(note: test 2 will be based on the readings by Var
and Quayson (1985) and Archer (1982))
D. 1997 “The politics of travel: is
tourism just colonialism in another guise?” The Nation (Oct. 8) [http://www.emily.net/~schiller/pol_trvl.html]
and J. Quayson 1985 “The multiplier impact of tourism
in the Okanagan” Annals of Tourism
Research 12, 497-514 [don’t worry about the technical description on the
bottom 1/3 of p. 502 and most of p. 503]
B.H. 1982 “The value of multipliers and their policy implications” Tourism Management 3, 236-241
Readings 7: Readings for Mar. 6
Readings 8: Readings for Mar. 13
M. 1995 “Postmodern tourism: the Santa Claus industry” Annals of Tourism Research 22(1) 1-15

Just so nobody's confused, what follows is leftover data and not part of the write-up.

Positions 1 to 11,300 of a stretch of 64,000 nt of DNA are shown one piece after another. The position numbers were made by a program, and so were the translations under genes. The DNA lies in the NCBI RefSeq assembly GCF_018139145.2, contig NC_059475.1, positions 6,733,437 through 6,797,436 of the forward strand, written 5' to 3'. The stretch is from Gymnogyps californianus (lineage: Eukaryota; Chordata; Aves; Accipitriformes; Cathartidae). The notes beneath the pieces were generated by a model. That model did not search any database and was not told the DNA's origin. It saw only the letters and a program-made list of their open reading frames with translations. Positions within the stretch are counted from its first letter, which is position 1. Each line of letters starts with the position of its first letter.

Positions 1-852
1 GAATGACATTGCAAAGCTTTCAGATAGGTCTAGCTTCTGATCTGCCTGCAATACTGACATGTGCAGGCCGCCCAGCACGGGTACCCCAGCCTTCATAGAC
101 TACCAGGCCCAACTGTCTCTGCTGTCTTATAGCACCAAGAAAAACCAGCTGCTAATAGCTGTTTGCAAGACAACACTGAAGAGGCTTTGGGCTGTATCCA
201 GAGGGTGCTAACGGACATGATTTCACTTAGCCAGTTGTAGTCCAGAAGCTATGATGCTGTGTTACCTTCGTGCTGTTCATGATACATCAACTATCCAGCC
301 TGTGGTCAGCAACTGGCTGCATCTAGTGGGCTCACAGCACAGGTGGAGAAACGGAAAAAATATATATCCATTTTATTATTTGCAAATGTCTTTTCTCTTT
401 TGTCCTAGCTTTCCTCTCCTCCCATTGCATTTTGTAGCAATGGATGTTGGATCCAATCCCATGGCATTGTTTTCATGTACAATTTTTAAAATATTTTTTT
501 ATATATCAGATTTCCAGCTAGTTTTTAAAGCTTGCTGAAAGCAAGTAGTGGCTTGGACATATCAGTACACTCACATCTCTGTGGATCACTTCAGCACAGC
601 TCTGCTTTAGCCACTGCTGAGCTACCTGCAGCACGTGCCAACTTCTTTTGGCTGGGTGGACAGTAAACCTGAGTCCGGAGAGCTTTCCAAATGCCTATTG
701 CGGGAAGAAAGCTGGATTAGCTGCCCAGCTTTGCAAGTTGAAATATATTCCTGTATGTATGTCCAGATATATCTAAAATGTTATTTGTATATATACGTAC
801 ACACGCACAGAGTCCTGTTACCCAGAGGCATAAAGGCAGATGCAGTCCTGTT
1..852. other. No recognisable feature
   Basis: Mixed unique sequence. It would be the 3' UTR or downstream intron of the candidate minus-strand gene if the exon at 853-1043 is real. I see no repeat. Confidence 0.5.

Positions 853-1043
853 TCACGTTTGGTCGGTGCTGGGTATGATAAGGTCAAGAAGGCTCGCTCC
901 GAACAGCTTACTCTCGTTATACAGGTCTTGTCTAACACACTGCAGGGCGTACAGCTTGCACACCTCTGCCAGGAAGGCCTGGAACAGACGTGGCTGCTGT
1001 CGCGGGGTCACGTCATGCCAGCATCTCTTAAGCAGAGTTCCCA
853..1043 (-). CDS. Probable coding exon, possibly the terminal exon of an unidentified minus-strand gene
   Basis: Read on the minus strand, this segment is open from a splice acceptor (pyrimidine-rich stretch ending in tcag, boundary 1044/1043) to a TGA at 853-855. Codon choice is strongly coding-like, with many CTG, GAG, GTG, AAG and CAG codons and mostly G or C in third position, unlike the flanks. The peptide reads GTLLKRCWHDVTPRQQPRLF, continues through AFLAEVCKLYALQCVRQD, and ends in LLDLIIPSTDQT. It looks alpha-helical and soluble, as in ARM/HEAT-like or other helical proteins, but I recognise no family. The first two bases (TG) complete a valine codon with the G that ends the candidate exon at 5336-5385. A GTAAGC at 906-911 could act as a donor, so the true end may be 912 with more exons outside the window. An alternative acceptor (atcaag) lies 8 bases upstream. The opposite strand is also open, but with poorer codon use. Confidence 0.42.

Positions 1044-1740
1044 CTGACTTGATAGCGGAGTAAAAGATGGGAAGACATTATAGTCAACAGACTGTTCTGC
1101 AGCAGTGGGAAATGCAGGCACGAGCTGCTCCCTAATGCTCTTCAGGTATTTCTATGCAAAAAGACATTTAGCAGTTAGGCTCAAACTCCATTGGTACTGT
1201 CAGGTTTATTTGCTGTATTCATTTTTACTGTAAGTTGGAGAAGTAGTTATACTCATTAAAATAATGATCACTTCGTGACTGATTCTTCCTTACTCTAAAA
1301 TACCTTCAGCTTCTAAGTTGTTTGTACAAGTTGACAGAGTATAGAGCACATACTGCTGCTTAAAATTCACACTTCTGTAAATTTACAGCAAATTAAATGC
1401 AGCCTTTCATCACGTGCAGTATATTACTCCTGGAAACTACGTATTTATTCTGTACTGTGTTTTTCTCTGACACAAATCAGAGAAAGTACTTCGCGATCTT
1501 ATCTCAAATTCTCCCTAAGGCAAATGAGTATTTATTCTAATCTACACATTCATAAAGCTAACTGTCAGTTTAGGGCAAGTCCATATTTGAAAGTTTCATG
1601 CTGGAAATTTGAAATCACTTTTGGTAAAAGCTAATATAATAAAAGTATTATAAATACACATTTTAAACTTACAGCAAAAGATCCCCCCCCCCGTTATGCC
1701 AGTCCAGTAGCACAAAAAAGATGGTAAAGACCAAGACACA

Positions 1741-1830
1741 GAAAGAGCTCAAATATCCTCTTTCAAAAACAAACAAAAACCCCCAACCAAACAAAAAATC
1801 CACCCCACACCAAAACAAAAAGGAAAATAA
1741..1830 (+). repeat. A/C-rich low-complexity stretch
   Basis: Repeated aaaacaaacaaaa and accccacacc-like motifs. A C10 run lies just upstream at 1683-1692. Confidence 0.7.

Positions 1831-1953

Readings 9: Readings for Mar. 20
1988 “Authenticity and commoditization in tourism” Annals of Tourism Research 15, 371-386
1. What is meant by:
b. “staged authenticity”
c. “emergent authenticity”
d. the “Other”
e. “experimental”, “existential” and
2. Is authenticity important for all
tourists? If not, for whom?
3. Can you think of examples of
authenticity being “negotiable”?
4. Have you any experience as a tourist
with staged performances? What was your
reaction? To what extent are these
performances satisfying—to tourist and performer?
5. What is an “authentic” souvenir?
Readings 10: Readings for Mar. 27
Irandu, E.M. 2004 “The role of tourism in
the conservation of cultural heritage in Kenya”
Asia Pacific Journal of Tourism Research
Sirakaya, E. and S. Sonmez